If the 3G network isn't being used to capacity now, Sprint may be able to move LTE into that band without affecting the experience of 3G customers, Paolini said. "They might have some more room to do this," she said. But it could leave Sprint with less spectrum than other major carriers have for LTE, she added. Sprint said it could gain access to some more spectrum through LightSquared, the hybrid satellite-LTE carrier that plans to run its service on Network Vision. LightSquared has yet to gain FCC approval to operate.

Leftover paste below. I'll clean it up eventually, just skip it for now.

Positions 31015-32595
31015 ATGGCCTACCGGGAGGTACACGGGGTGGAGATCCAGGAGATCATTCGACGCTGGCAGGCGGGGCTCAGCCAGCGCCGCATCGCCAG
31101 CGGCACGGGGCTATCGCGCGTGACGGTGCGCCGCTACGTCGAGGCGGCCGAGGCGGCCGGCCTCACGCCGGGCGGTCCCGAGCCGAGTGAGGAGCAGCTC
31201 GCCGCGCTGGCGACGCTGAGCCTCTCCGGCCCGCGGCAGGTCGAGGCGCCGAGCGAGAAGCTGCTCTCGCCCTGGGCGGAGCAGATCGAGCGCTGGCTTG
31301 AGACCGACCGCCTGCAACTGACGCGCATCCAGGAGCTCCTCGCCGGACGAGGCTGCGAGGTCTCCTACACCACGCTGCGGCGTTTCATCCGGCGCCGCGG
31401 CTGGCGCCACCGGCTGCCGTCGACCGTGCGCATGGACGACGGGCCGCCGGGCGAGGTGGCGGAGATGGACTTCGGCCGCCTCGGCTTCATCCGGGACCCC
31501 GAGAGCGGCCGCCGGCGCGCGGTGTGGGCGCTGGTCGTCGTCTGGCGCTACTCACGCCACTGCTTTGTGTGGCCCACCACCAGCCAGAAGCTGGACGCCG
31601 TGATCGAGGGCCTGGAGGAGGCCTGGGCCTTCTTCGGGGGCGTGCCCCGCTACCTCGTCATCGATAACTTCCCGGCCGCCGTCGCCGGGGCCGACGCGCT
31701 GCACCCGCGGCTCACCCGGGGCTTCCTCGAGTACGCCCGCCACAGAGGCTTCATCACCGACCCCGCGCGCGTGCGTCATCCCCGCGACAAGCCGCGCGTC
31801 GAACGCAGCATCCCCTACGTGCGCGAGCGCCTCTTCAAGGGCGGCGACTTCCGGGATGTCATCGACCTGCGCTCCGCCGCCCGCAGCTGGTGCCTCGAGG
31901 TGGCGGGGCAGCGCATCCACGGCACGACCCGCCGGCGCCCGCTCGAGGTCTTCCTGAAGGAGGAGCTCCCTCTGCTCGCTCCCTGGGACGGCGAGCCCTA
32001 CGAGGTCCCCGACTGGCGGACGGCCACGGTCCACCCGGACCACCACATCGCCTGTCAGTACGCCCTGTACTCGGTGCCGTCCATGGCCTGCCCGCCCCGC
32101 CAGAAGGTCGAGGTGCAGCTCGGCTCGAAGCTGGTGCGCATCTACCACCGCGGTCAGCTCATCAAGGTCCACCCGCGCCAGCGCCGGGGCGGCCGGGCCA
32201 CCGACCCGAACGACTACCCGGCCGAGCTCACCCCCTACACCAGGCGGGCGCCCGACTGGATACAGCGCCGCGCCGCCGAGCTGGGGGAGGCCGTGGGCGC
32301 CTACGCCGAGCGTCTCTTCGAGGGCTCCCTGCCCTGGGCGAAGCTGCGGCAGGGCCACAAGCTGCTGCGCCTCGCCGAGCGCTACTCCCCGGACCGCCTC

What started in 2007 as a partnership between Sprint and an independent Clearwire changed in 2008 whereby Clearwire became majority-owned by Sprint. And it's nothing new for the two companies to be out of sync. "The underlying motives are just as confused as ever," Paolini said.
For example, before reaching the wholesale deal announced in April, they negotiated for months over how Sprint should compensate Clearwire for its subscribers' use of the WiMax network. And before the joint venture was even formed between Sprint and the original Clearwire, a fixed wireless broadband provider, they reached one tentative deal in 2007 that fell apart within months.
One possibility is that Sprint is letting Clearwire's situation grow even more dire so it can buy out the rest of the venture at a favorable price, she said. If that is its plan, the fallout from today's announcement may represent progress.